As much as I like Sonia, I have to concede that this track is the best song debuting this week - in my opinion, anyway.  It seems the record-buying public in the UK held a similar view, as this track stopped Kylie Minogue's iconic "Better the Devil You Know" from reaching number 1 there.
 
"Killer" spent 4 weeks on top of the UK singles chart, and 16 weeks in the top 40, which was quite a long chart run for a single there at this point time.  "Killer" also topped the Flemish chart in Belgium, and was a top 5 hit in Germany, the Netherlands, Sweden and Ireland.  On this side of the globe, "Killer" nudged into the New Zealand top 30, peaking at number 29 there in August 1990.
 
"Killer" started out as an instrumental track by keyboard whizz Adamski (real name Adam Tinley), originally titled "The Killer", as he felt it sounded like the soundtrack to a murder scene in a movie.  Following a chance meeting with Seal (real name Henry Samuel) at a nightclub on New Year's Eve 1989, Seal was invited to lay down vocals to some of Adamski's instrumental tracks he had been playing as a DJ.

Although Seal sang and co-wrote the song, he is not credited as a featured artist, due to Adamski's record company wanting to promote the single as solely an Adamski release.  Seal's working relationship with Adamski subsequently soured.

Seal would go on to have a successful solo career, placing two singles within the Australian top 10 - "Crazy" (number 9, April 1991), and "Kiss from a Rose" (number 1, August 1995).  Adamski placed one single within the ARIA top 100, "The Space Jungle" (number 70, November 1990), on which he performed vocals.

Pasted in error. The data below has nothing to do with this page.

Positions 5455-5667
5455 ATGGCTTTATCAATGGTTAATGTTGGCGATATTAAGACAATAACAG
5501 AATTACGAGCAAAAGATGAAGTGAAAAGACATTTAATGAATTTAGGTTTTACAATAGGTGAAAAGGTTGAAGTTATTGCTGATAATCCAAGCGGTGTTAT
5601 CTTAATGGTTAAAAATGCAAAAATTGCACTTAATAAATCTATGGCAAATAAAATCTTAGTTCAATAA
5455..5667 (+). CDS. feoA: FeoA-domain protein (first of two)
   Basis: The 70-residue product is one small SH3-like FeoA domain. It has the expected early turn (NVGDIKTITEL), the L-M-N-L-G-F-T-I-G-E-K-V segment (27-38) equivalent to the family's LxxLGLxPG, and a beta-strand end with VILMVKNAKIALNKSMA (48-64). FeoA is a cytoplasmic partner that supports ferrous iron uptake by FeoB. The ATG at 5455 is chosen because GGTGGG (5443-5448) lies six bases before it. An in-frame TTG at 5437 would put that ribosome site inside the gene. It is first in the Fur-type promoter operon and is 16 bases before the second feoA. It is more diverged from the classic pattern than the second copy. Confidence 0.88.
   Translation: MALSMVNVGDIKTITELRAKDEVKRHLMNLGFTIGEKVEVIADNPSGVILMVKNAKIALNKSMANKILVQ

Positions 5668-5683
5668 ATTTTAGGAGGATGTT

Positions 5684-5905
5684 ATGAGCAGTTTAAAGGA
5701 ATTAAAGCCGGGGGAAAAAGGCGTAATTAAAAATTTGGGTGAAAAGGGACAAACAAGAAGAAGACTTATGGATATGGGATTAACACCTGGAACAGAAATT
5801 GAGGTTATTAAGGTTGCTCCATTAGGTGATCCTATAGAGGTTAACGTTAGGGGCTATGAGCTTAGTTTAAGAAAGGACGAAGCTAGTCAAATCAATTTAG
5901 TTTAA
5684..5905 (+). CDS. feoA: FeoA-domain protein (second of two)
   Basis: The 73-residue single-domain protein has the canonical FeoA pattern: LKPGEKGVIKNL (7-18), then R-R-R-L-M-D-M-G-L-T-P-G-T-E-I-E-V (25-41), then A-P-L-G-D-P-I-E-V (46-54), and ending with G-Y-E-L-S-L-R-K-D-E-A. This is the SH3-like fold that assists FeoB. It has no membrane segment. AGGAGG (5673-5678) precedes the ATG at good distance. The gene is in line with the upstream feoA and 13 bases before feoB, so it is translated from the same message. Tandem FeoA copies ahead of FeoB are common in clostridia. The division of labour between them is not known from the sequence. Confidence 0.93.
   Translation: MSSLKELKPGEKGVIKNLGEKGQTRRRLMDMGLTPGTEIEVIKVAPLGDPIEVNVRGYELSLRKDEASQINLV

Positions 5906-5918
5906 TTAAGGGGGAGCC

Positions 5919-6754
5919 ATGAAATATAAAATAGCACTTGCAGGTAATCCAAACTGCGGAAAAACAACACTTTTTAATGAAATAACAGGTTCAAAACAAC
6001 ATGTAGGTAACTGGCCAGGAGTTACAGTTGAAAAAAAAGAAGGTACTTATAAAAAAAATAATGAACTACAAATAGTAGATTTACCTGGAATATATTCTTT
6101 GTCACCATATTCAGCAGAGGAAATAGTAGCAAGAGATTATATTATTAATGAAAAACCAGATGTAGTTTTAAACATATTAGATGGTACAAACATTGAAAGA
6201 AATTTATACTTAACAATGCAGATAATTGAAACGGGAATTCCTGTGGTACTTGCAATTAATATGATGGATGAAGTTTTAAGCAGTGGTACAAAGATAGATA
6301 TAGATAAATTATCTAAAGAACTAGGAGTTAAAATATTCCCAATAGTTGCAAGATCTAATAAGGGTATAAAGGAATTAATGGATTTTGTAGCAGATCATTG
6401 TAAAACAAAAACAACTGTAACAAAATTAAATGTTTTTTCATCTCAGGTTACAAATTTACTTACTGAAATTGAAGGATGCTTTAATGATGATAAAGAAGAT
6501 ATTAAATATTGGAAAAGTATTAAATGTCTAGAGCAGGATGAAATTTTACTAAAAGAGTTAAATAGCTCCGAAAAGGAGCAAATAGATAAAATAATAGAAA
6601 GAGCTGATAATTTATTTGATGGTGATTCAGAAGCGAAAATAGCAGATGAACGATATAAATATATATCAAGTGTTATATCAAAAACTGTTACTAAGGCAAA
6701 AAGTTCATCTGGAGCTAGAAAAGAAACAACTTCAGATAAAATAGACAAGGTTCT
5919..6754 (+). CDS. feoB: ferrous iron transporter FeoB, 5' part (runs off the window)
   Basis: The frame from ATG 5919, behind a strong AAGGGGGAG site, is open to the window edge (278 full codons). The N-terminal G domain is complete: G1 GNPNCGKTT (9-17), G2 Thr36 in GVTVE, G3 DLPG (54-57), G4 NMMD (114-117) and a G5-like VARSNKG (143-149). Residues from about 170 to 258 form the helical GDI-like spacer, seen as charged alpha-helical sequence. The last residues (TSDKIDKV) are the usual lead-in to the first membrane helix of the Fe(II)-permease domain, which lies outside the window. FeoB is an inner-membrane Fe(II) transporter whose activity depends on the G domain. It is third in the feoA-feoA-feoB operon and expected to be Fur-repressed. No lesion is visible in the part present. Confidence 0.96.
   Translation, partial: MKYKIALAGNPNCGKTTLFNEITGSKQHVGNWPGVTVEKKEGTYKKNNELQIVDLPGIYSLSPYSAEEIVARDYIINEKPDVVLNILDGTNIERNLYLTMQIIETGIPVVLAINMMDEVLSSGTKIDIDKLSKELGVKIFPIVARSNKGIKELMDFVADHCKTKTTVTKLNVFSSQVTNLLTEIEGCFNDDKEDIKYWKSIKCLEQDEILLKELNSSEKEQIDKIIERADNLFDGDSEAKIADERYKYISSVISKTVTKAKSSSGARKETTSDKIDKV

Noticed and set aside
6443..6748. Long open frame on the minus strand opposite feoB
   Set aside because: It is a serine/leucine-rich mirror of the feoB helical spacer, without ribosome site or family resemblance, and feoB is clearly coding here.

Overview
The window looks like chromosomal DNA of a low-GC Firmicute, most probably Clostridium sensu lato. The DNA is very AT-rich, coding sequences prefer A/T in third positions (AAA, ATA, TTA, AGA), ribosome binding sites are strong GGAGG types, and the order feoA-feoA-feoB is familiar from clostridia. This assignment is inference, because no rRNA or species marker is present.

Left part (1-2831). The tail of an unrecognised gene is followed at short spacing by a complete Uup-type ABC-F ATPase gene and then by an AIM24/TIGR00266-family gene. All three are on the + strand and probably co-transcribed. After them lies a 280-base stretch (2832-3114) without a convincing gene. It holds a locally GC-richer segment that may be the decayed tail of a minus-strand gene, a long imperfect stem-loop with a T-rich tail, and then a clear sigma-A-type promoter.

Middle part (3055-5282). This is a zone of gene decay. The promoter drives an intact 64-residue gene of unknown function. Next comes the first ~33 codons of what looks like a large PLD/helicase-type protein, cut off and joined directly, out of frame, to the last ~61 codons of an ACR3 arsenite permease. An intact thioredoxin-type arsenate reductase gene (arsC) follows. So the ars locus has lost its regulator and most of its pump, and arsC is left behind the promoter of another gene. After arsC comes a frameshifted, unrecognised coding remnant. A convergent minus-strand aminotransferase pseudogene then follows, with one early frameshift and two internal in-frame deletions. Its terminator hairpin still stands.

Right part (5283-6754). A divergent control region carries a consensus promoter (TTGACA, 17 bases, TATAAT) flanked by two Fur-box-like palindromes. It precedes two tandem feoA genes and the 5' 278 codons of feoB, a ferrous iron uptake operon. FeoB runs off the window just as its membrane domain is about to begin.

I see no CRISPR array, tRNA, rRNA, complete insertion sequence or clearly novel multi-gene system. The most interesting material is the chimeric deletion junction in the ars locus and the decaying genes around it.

The Adamski album in which "Killer" and "The Space Jungle" are lifted from, Doctor Adamski's Musical Pharmacy, peaked at number 144 in November 1990.

Seal would re-record "Killer" for his debut album Seal (number 22, June 1991).  It was released as the album's fourth single, peaking at number 8 in the UK in November 1991, and number 95 in Australia in December 1991.  Seal also recycled the "racism in among future kings can only lead to no good, and besides, all our sons and daughters already know how that feels" lyric from "Killer" in "Future Love Paradise" (number 46, July 1991).

"Killer" would eventually become a top 40 hit in Australia, when ATB released a version of it titled "Killer 2000" (number 33, March 2000).

We shall see Adamski again in 1992, when he collaborates with another artist.



Number 147 "Treat Me Like a Lady" by Five Star
Peak: number 130
Peak date: 28 May 1990
Weeks in top 150: 5 weeks